Stories behind the artwork
Each piece of artwork is unique and derives from my imagination. As I love texture and details, some paintings can take me up to 100 hours, or more. I calculated once that I spend minimum one hour on each small animal I paint – and much more time on larger animals.
Sometimes I begin a painting with a very precise image in mind of what I want to achieve, and may even draw a sketch on the paper.
Here, I had in mind the vision of an old colonial city in the middle of the South American jungle, with a river going through it. I sketched it, and was not fully satisfied with the drawing, but it gave me what I needed to begin painting
Most of the time, I have a vague idea of where I am going – theme or colors or feeling – and it becomes more precise the further I paint.
When I began the first painting of this collection, I did not know it would be a collection. I just wanted to paint with no constraint, free hand, a crazy tropical garden. At some point the yellow reminded me of India. Therefore I added a tiger and birds of India. Still, it was like something I painted already. I decided to add an arch/gate. And the idea of the “Maharaja’s garden” was born. It led me to think of palaces, painted elephants, and Indian street life. As a result, I did four more paintings following the same theme, but this time with a plan. The more I painted, the clearer the vision I had in mind.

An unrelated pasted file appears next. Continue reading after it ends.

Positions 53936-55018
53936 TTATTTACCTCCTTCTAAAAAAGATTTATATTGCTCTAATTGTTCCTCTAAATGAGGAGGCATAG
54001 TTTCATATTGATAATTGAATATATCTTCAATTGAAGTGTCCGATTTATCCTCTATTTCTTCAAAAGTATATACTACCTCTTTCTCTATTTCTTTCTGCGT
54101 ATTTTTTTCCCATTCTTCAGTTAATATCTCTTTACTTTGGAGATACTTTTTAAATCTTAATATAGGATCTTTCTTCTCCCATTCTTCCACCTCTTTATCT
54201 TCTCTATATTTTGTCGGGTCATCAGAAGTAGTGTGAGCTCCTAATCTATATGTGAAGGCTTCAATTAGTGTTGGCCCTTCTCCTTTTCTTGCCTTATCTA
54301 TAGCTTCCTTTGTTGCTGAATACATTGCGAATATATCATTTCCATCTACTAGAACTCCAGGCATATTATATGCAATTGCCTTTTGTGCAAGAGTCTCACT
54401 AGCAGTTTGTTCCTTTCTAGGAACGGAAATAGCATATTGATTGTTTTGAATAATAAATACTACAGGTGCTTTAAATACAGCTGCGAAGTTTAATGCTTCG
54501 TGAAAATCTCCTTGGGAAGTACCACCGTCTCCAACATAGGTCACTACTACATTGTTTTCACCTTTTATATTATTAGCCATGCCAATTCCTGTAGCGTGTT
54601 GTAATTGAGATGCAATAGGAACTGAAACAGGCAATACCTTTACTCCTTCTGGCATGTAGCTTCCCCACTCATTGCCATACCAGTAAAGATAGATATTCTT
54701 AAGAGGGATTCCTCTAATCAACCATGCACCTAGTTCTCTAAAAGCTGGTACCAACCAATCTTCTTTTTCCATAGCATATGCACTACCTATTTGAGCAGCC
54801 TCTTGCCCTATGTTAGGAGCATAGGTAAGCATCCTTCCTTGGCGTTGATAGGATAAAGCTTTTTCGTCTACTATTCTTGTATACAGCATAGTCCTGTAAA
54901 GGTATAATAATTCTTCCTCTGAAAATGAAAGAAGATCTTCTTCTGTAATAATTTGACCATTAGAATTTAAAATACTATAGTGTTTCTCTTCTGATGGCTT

And sometimes, I just play with the colors, brushes and knives without any idea of where I am going. Then, at some point, I look at it and the color “stains” remind me of something, like when watching clouds, and it fuels my imagination.
Here, I had no clue of what would result. I don’t like blue in general and rarely use it as a dominant color. It happened that I had too much blue out on my palette and did not want to loose it. So I took out a medium size flat canvas and began to apply this blue, and play with texture, paints and markers. When finished, it looked like an imaginary undersea landscape. So I decided to add some fishes, and then a turtle to vary the perspective.